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Genelec Transforms Studio From ‘Crypt’ To ‘Afterlife’

  • Federico De Robertis Genelec studio.jpeg

Italian film composer, Federico De Robertis has transformed his personal recording studio with a Genelec monitoring system, installed by Florence-based acoustic design specialist, Studio Sound Service.

Perhaps best-known for his long-term, award-winning collaboration with celebrated filmmaker Gabriele Salvatores, De Robertis began working in his current studio space after relocating to the countryside near the Italian town of Lucca.

Until recently, his studio was extremely humble. In fact, it was so small, cramped and acoustically challenging that the composer nicknamed it ‘Loculo’ – literally, ‘the crypt’.

However, Studio Sound Service’s complete reinvention of the interior was so dramatic that De Robertis has now renamed the studio Aldilà – meaning ‘Afterlife’.

“The control room was in a very narrow area with skylights and a low ceiling,” recalls Studio Sound Service’s Donato Masci, who worked to bring De Robertis’ vision to life.

“These three factors presented critical problems that needed to be solved. The room was also very complicated to treat – we couldn’t add any treatment to the ceiling because Federico needed to retain the natural light. Finally, all of the walls were concrete, which created a significant booming effect.”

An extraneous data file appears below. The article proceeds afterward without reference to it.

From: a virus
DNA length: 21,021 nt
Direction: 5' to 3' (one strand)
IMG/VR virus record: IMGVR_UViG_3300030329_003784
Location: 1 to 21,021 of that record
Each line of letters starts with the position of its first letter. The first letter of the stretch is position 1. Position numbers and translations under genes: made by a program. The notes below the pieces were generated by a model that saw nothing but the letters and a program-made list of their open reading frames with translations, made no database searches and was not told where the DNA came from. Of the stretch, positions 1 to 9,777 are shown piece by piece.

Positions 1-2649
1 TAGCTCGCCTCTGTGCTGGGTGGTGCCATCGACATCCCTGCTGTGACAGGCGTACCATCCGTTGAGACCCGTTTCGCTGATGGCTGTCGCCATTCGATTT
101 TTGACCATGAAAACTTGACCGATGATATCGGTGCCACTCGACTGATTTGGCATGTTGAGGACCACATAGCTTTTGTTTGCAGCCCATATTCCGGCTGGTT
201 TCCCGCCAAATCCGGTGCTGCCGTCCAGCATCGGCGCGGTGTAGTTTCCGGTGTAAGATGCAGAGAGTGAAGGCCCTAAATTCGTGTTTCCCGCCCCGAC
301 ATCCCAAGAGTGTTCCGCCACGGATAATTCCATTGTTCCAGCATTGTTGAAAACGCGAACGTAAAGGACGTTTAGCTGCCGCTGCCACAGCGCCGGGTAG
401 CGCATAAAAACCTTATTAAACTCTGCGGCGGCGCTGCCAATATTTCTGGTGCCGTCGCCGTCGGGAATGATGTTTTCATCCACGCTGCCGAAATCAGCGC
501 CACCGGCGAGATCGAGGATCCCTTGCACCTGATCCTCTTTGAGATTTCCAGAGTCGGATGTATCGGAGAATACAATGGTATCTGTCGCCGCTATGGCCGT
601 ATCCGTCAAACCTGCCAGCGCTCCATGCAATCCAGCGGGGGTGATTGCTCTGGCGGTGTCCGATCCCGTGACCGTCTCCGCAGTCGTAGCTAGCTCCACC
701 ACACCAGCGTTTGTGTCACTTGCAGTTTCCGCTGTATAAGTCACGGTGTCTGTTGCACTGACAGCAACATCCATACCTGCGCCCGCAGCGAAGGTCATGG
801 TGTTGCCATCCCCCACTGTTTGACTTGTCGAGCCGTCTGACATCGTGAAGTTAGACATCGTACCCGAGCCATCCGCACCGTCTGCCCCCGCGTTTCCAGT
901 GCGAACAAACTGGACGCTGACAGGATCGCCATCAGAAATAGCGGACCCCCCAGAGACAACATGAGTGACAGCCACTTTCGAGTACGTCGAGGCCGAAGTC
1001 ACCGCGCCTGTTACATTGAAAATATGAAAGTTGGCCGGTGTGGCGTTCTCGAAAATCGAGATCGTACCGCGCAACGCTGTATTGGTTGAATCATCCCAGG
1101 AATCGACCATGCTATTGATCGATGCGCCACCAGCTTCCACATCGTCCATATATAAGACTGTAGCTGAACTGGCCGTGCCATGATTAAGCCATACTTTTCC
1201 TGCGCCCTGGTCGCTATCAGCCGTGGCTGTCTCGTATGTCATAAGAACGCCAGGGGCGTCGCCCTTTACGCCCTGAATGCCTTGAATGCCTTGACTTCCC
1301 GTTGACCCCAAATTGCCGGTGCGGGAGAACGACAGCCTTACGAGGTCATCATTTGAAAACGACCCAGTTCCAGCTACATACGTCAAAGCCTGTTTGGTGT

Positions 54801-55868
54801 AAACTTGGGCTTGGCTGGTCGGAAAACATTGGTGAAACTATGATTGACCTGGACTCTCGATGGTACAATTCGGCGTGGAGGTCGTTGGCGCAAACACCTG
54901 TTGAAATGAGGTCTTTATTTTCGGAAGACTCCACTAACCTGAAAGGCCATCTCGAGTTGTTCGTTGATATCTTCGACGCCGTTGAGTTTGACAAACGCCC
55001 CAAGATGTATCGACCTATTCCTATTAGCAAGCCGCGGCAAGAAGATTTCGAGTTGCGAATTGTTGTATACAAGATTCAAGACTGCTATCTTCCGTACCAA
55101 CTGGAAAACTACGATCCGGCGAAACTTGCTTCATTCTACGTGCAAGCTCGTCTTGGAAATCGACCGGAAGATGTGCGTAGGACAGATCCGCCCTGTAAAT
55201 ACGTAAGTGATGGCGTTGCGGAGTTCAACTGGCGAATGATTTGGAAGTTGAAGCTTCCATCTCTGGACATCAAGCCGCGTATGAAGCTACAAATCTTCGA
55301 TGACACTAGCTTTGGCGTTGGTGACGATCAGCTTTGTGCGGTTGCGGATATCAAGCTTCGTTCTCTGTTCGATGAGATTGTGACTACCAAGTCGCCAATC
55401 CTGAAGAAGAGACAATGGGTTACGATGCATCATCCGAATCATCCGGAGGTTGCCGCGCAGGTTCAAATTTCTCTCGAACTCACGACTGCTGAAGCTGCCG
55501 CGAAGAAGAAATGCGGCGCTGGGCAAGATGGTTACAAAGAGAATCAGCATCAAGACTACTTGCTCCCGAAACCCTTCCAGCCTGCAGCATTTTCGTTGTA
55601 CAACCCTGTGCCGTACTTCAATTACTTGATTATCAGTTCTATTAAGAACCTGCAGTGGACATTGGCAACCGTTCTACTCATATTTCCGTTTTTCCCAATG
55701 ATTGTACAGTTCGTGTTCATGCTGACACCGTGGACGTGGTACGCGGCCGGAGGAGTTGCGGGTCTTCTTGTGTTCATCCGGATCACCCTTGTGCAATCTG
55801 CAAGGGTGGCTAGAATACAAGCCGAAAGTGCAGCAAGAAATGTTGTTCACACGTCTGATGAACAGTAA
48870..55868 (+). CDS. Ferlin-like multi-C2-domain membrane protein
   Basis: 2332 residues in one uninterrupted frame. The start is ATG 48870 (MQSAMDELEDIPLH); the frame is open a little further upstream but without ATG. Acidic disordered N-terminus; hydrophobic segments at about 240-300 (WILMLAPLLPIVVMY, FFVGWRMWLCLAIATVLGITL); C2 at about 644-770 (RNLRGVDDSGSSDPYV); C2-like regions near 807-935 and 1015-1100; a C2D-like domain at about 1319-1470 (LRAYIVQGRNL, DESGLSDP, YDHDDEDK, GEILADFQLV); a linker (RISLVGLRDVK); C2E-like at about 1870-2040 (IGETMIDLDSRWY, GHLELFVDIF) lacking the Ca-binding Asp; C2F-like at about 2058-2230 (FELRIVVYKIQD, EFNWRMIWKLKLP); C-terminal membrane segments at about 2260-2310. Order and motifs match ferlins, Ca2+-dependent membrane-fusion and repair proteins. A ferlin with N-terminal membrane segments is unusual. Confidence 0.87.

Having previously been described by Masci as possessing a “grey and gloomy look”, the space is now unrecognisable with an inviting palette of soft colours chosen by De Robertis.

Most importantly, the room’s acoustic problems have been solved:

“We designed a full acoustic treatment, starting with a new concrete and masonry front wall where we flush- mounted two Genelec 1237 smart active main monitors,” explains Masci.

“The front wall and the floor are the only solid surfaces, since the rest of the room is constructed with absorbent materials. We also used some diffuser panels to improve low frequency absorption and diffusion.”

Complementing the 1237 stereo setup is a 5.1 smart active monitoring system comprising five 8240 two-way nearfield monitors and a single 7370 subwoofer. Finally, Masci used Genelec’s GLM software to configure and calibrate the system.

“GLM is critical when monitors are flush-mounted in a solid wall – in this case the low frequencies were raised by as much as 12 dB – but GLM controls the effect perfectly,” he says. “In an environment such as Aldilà, with so many compromises, GLM is of great help for fine-tuning.”

“I love my Genelec system,” declares De Robertis. “At the beginning it did change my work a little bit – my ears had to adapt to having perfect acoustics and perfect sounding speakers. But the transition was easy. The definition and quality of the sound remains unchanged right across the entire frequency range. My Genelecs are the jewels of my studio.”